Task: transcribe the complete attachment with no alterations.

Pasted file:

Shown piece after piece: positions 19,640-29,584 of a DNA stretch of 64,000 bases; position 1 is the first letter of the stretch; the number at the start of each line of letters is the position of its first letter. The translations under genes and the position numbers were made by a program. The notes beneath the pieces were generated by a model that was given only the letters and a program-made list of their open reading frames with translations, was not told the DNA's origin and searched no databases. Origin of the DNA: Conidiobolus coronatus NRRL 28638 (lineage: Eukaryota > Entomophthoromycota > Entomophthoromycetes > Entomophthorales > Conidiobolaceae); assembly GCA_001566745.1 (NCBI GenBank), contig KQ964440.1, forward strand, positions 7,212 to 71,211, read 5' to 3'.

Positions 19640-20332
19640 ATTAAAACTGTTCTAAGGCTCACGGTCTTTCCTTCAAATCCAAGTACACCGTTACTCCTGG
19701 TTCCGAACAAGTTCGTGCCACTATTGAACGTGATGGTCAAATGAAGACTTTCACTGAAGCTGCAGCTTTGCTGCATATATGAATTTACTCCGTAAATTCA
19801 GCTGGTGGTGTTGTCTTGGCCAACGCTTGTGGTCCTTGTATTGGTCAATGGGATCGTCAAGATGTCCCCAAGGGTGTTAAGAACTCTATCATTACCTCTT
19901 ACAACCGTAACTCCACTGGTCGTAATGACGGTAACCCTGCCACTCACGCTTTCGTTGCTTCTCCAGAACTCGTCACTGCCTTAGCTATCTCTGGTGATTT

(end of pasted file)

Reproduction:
Shown piece after piece: positions 19,640-29,584 of a DNA stretch of 64,000 bases; position 1 is the first letter of the stretch; the number at the start of each line of letters is the position of its first letter. The translations under genes and the position numbers were made by a program. The notes beneath the pieces were generated by a model that was given only the letters and a program-made list of their open reading frames with translations, was not told the DNA's origin and searched no databases. Origin of the DNA: Conidiobolus coronatus NRRL 28638 (lineage: Eukaryota > Entomophthoromycota > Entomophthoromycetes > Entomophthorales > Conidiobolaceae); assembly GCA_001566745.1 (NCBI GenBank), contig KQ964440.1, forward strand, positions 7,212 to 71,211, read 5' to 3'.

Positions 19640-20332
19640 ATTAAAACTGTTCTAAGGCTCACGGTCTTTCCTTCAAATCCAAGTACACCGTTACTCCTGG
19701 TTCCGAACAAGTTCGTGCCACTATTGAACGTGATGGTCAAATGAAGACTTTCACTGAAGCTGCAGCTTTGCTGCATATATGAATTTACTCCGTAAATTCA
19801 GCTGGTGGTGTTGTCTTGGCCAACGCTTGTGGTCCTTGTATTGGTCAATGGGATCGTCAAGATGTCCCCAAGGGTGTTAAGAACTCTATCATTACCTCTT
19901 ACAACCGTAACTCCACTGGTCGTAATGACGGTAACCCTGCCACTCACGCTTTCGTTGCTTCTCCAGAACTCGTCACTGCCTTAGCTATCTCTGGTGATTT